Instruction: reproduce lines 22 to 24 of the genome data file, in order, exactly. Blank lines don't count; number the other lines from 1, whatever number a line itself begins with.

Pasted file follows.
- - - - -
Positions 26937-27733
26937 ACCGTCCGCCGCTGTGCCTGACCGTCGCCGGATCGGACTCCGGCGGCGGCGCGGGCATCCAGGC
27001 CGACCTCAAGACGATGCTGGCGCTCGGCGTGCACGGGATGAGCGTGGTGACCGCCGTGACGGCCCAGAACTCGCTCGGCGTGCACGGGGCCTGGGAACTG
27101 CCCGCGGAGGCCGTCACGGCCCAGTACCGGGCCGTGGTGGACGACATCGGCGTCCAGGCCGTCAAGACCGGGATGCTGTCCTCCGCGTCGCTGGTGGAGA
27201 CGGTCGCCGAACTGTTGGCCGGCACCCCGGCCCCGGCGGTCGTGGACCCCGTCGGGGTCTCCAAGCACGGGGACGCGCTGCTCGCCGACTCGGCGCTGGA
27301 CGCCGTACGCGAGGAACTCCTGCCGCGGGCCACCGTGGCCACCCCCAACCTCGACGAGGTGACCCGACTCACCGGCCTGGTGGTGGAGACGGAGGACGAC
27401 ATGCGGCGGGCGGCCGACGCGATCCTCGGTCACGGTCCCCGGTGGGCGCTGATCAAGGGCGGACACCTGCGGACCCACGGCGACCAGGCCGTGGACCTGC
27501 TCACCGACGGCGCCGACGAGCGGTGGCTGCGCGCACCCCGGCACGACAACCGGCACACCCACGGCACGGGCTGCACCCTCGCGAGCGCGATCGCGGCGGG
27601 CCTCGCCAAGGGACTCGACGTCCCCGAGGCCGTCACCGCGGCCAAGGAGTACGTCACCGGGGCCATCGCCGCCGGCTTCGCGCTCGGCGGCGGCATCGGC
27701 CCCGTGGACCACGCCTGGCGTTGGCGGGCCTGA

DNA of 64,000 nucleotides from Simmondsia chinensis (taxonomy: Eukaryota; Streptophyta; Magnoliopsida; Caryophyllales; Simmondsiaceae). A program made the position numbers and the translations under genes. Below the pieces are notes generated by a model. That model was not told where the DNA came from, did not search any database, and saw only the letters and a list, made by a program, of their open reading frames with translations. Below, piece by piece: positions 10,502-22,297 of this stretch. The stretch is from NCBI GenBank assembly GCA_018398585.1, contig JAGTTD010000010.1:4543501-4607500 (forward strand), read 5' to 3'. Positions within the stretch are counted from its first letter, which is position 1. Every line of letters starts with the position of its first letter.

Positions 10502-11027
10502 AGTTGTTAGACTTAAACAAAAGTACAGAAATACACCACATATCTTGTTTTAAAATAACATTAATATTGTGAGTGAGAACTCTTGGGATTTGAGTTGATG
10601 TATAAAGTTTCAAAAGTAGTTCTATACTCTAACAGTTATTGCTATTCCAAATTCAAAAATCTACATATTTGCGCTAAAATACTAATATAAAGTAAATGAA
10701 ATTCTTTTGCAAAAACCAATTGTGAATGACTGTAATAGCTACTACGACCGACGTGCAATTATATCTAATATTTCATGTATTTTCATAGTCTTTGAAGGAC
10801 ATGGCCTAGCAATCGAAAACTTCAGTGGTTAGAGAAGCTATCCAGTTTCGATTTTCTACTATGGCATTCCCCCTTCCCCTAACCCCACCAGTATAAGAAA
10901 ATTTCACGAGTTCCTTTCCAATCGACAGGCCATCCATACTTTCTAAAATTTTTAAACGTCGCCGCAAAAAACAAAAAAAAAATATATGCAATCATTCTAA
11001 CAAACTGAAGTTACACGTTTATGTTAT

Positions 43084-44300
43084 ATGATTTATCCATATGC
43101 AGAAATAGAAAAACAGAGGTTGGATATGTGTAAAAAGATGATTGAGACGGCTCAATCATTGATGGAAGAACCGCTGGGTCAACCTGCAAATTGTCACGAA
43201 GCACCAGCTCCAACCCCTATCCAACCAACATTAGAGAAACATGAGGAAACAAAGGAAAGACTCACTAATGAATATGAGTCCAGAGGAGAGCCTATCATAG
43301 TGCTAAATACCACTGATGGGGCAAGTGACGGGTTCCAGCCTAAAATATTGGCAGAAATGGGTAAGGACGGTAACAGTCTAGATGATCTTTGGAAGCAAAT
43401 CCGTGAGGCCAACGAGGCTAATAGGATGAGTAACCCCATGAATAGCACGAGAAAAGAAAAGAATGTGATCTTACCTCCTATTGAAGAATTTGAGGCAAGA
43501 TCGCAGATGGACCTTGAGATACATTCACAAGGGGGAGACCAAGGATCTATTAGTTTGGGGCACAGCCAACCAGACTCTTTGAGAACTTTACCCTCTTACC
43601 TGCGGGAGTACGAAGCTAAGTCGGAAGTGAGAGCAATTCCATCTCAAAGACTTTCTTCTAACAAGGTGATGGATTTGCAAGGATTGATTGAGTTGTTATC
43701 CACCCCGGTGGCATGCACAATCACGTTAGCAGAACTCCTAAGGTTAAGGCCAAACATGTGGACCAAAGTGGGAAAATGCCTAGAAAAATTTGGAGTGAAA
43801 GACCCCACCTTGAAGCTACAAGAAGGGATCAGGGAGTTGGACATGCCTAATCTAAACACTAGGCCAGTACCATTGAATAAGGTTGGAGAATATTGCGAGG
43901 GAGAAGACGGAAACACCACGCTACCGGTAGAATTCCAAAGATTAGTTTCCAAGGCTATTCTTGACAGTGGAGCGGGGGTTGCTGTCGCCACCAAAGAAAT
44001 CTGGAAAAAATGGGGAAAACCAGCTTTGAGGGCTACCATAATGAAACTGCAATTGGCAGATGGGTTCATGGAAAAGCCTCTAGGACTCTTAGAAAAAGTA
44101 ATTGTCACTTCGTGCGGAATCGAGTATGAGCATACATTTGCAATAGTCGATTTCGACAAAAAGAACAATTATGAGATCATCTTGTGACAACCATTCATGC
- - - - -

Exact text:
43201 GCACCAGCTCCAACCCCTATCCAACCAACATTAGAGAAACATGAGGAAACAAAGGAAAGACTCACTAATGAATATGAGTCCAGAGGAGAGCCTATCATAG
43301 TGCTAAATACCACTGATGGGGCAAGTGACGGGTTCCAGCCTAAAATATTGGCAGAAATGGGTAAGGACGGTAACAGTCTAGATGATCTTTGGAAGCAAAT
43401 CCGTGAGGCCAACGAGGCTAATAGGATGAGTAACCCCATGAATAGCACGAGAAAAGAAAAGAATGTGATCTTACCTCCTATTGAAGAATTTGAGGCAAGA